Training, experience and the anchoring effect in relation to diagnostic accuracy

Graham Tyson, Daniel Wendt

Research output: Other contribution to conferenceAbstractpeer-review


Accurate diagnosis and assessment in clinical psychology is essential to effective treatment. However, diagnostic errors can occur due to cognitive biases. A common bias is the anchoring effect which occurs when initial information dominates the decision making process. This study examines the relationship between the anchoring effect and training and experience. Registered Psychologists (N=121) were required to read case material and then formulate a diagnosis. Prior to reading the material, one group read a medical doctor's referral letter suggesting a diagnosis of either depression or anxiety. While no evidence of the anchoring effect was found, the results showed that psychologists with higher academic qualifications were significantly more accurate in their diagnosis. Amongst those with lower academic qualifications, number of years of experience was related to accuracy. The results are discussed in relation to the training model for psychologists that operates in Australia.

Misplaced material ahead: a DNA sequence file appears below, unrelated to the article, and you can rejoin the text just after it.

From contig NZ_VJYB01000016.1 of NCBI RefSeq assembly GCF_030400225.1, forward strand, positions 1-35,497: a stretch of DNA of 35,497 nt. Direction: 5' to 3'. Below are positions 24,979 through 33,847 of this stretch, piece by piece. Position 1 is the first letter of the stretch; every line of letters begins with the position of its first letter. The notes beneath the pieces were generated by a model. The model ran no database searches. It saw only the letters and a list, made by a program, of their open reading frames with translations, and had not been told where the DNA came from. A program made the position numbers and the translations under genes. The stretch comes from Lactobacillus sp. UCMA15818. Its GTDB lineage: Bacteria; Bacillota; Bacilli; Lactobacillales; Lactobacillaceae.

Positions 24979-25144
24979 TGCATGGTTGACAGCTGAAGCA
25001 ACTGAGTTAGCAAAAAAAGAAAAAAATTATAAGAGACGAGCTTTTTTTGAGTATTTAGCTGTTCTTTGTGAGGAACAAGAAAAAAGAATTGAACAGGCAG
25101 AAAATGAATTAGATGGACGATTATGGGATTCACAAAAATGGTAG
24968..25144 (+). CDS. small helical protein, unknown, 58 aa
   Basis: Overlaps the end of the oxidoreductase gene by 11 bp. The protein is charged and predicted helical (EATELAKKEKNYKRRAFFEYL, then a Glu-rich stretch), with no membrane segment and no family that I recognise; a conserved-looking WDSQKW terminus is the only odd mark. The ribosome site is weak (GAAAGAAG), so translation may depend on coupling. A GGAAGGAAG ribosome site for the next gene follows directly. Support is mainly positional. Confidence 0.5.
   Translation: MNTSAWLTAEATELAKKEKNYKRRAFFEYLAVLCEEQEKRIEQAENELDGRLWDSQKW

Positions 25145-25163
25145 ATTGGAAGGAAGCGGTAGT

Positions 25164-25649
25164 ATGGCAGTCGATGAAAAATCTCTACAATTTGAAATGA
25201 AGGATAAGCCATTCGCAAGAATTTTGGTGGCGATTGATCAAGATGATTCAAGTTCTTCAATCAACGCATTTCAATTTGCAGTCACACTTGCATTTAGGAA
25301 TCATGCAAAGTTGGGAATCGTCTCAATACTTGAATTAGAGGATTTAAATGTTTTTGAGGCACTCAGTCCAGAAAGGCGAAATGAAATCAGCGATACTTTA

Original languageEnglish
Number of pages1
Publication statusPublished - 2016
Event1st International Congress of Psychology - Yokohama, Japan, Japan
Duration: 24 Jul 201629 Jul 2016


Conference1st International Congress of Psychology


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